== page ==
cropped-img_4175.jpg“The light of the righteous rejoices” (Proverbs 13:9). We thank You, Lord, that Jesus is our Light. He’s “the Light of the world” (John 8:12). In Him, we rejoice (Romans 5:11) – “the blood Of Jesus, Your Son, cleanses us from all sin” (1 John 1:7). We thank You that, through Jesus, You have “called […]

via Jesus Is Our Light. — Learning From God’s Word

The Ark: A True Type of Christ, (Genesis 8)

But God remembered Noah and all the wild animals and the livestock that were with him in the ark, and He sent a wind over the earth, and the waters receded. Now the springs of the deep and the floodgates of the heavens had been closed, and the rain had stopped falling from the sky.”    Genesis 8:1-2

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Read Genesis 8 here: Bible Gateway

The Hebrew term for remember means “began again to act on their behalf”.

After 150 days of reeling on the water the ark finally came to rest, most likely on Mount Ararat since it was the highest mountain in the region, Gen. 8:5.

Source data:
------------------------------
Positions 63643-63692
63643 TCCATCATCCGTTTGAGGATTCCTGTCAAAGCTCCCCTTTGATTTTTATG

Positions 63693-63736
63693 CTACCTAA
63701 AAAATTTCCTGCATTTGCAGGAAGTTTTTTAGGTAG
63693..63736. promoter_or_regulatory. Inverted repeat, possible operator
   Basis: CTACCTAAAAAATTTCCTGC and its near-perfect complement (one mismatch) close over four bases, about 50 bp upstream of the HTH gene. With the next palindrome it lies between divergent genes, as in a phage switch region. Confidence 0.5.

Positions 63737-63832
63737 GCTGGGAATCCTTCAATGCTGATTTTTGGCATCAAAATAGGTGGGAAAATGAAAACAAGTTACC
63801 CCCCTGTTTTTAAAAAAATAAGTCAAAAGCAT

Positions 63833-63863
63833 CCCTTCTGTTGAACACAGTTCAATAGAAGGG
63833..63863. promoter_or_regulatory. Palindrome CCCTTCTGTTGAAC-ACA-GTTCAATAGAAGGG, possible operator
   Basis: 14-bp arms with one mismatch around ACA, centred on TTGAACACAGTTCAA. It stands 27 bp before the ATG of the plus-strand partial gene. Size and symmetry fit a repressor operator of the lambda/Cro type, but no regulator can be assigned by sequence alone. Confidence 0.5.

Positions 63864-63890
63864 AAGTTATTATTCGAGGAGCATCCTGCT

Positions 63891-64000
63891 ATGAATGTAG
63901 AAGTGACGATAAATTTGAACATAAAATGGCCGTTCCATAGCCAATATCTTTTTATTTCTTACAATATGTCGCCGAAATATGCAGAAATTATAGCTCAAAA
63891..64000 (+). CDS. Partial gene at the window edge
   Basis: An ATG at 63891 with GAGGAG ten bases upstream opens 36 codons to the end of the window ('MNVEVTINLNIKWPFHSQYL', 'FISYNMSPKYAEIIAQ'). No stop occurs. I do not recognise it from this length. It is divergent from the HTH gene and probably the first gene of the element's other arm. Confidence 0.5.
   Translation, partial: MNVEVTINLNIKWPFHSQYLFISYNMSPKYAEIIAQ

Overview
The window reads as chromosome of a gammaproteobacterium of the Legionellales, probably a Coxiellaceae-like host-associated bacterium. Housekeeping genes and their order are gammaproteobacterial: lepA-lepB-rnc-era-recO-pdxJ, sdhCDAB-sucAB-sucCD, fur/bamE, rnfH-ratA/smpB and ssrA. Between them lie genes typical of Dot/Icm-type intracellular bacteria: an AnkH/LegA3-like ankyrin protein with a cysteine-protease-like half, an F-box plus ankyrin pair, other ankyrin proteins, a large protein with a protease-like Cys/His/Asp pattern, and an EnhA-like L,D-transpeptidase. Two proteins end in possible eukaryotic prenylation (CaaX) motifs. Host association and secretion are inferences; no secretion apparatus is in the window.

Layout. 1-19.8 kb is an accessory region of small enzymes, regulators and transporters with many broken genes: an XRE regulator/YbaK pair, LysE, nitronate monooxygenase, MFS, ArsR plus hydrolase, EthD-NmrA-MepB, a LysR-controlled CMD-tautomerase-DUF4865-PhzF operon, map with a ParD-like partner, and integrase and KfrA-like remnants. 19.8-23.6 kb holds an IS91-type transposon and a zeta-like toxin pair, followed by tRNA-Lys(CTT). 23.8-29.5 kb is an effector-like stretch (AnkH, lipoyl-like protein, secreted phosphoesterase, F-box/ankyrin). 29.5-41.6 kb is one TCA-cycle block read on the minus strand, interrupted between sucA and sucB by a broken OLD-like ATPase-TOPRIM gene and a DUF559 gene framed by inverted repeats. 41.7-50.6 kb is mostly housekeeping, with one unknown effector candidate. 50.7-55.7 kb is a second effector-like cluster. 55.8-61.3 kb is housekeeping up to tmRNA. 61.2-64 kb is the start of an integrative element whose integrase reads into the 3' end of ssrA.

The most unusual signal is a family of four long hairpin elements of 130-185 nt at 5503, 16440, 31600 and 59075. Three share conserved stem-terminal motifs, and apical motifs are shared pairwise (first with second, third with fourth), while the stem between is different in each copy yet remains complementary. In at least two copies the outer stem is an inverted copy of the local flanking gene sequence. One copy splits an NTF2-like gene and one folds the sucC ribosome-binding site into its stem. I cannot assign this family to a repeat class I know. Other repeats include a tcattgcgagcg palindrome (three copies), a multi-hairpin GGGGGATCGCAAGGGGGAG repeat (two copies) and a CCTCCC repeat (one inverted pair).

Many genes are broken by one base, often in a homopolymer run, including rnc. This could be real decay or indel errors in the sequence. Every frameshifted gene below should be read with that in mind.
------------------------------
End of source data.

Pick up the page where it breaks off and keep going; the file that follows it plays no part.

After another seven months—totaling 371 days—Noah, his family, and the animals finally exited the ark.

The Ark: A true type of Christ

The Bible is full of parallels or “types.” We can see God arranging the affairs of several Old Testament people and events to show us similarities to Jesus Christ, the focal point of the Gospel. Consider the following parallels:

  • After five months of providing refuge and laboring to accomplish its work of saving its occupants from judgment of sin, the ark finished its mission. After Christ came to earth and provided refuge and healing for many, He died on the cross and finished His mission: the work of salvation (John 19:30).